Notes On What I’m Doing

Hi, readers. How are you? I hope you’ve been enjoying life.

I just want to update you on what I’ve been enjoying and some of my plans.

First, Health Is Social has turned out to be a pleasure – it’s created a new niche to discuss the intersection of technology and health.

I’m having a great time with the project – and it was through it that I got my first chapter published in a book. That book was my friend Bob Fine’s The Best of Social.

If you subscribe to HealthIsSocial Newsletter, you”ll get a nice flow of good stuffs and find out what more about what’s going on over there.

Second, I’ll continue to serve on the Advisory Board for Mayo Clinic Center for Social Media. It’s an exciting opportunity which I hope will tug healthcare farther into the 21st Century.

Third, I’m looking to build small groups of passionate people who want to really get into the vibe of things in the 21st Century. More on that as developments proceed.

Fourth, I have a confession. Well, not so much a confession, but an opening-up.

I never felt like I belonged in the 20th Century. I was never good at following rules; there was never much sense that the little guy and lady could truly voice themselves; and I felt like my career was doomed to be a series of paid enslavements – in spite of the successes I enjoyed as a younger man.

Things feel differently now. There’s definitely something in the air.

I’m not sure it’s all good – but I do think we have been gifted with a dangerous opportunity.

Technology is now deeply embedded in us. There nothing we can do about that now.

Social Media isn’t social. People are (hopefully). Let’s not think otherwise.

But these media can be glorious opportunities to enrich the way we live.

Anyhoo, that’s what I’m up to these days.

Thank you for being a part of my life.

Your readership has changed my life forever.

Love and well wishes,



Are You Using RSS for Your Job Search?

If you’re not using RSS by now, then you need to find a time machine and press FWD. But even if you are, few people realize that you can use RSS to improve the efficiency of your job search. If you don’t know anything about RSS read RSS Explained.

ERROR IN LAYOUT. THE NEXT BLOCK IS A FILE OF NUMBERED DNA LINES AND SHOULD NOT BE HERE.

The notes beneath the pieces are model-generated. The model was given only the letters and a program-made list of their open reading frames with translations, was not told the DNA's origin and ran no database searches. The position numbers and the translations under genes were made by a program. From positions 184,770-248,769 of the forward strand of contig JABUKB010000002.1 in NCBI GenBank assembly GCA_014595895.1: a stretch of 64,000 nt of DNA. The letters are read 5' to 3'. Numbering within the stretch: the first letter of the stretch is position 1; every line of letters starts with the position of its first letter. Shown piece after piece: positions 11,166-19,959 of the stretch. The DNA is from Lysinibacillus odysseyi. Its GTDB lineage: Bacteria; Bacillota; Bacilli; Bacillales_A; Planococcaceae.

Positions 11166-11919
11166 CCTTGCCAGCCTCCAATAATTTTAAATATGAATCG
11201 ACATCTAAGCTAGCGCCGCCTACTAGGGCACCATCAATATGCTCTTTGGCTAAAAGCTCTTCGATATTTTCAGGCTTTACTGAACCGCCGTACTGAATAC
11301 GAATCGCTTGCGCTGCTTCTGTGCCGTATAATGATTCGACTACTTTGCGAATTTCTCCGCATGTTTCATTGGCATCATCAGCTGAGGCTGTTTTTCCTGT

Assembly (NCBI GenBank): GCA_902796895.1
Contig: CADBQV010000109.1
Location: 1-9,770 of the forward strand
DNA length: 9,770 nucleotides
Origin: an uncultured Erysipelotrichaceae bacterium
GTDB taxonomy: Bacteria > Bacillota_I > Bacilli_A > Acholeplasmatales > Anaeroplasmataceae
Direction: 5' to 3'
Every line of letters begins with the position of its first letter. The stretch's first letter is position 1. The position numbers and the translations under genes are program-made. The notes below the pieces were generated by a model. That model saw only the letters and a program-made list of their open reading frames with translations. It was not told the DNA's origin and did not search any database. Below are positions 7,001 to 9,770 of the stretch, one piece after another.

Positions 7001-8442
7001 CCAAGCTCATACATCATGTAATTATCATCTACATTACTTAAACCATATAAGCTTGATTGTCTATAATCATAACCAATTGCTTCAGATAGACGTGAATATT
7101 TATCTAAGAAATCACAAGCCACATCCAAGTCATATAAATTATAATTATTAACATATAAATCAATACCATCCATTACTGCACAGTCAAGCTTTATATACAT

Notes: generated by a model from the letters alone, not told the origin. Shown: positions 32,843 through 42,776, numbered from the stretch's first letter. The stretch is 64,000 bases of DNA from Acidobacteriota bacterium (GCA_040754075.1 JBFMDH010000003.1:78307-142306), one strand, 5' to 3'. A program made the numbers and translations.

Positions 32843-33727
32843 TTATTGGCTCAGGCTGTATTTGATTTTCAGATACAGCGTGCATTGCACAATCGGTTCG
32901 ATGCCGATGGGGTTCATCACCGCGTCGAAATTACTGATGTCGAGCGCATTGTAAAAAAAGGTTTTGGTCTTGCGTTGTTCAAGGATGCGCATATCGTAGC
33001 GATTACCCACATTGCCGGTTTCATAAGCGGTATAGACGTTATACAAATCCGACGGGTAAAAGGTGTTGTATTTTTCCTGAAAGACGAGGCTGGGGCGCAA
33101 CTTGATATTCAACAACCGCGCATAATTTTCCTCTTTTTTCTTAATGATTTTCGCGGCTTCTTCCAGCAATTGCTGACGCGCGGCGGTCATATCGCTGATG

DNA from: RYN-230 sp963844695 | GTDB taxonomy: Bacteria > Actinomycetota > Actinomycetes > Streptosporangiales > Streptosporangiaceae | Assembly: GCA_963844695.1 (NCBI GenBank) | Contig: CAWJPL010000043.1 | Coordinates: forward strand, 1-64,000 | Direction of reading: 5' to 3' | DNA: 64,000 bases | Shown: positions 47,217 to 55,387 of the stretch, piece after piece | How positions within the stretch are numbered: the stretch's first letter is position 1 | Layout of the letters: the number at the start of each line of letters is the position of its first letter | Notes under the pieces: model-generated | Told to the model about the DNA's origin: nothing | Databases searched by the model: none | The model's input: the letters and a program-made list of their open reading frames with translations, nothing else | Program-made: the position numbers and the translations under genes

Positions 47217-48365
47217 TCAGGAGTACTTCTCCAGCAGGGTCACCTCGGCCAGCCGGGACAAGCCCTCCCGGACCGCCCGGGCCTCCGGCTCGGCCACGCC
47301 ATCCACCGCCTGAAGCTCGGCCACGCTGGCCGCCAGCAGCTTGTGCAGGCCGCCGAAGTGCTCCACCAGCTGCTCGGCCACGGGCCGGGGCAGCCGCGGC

All you need to do to get the most up-to-date job search results is to find the career sites that you use most often and subscribe to their feeds. If the site doesn’t have a feed, you can have Google Reader do the subscribing for you as you surf the web with its subscribe bookmark:

  1. Go to Manage Subscriptions on the bottom left side of the reader
  2. Click the Goodies tab
  3. Drag the Subscribe bookmark to your browser’s toolbar.

You can find everything you need to do to set up your career feed at at One Day One Job

And while you’re at it, subscribe to my feed to learn more tips on using the web to life better.


iGoogle Job Search Keeps a Tab on Your Career

It’s always a wise strategy to keep up-to-date with the opportunities in the marketplace of your career. The problem with the major career search sites such as CareerBuilder or Monster is that it can be hard to keep up with all the alerts or to always search each site looking for a prospect
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that’s worth pursuing. Indeed helps aggregate these search engines of course. But even that can be time-consuming. Having a single radar screen to view the searches that are relevant to your interests not only makes your life easier but it also helps you to keep a focus on the management of your career. A simple solution: use your iGoogle account to display lenses of real-time searches from your choice of services.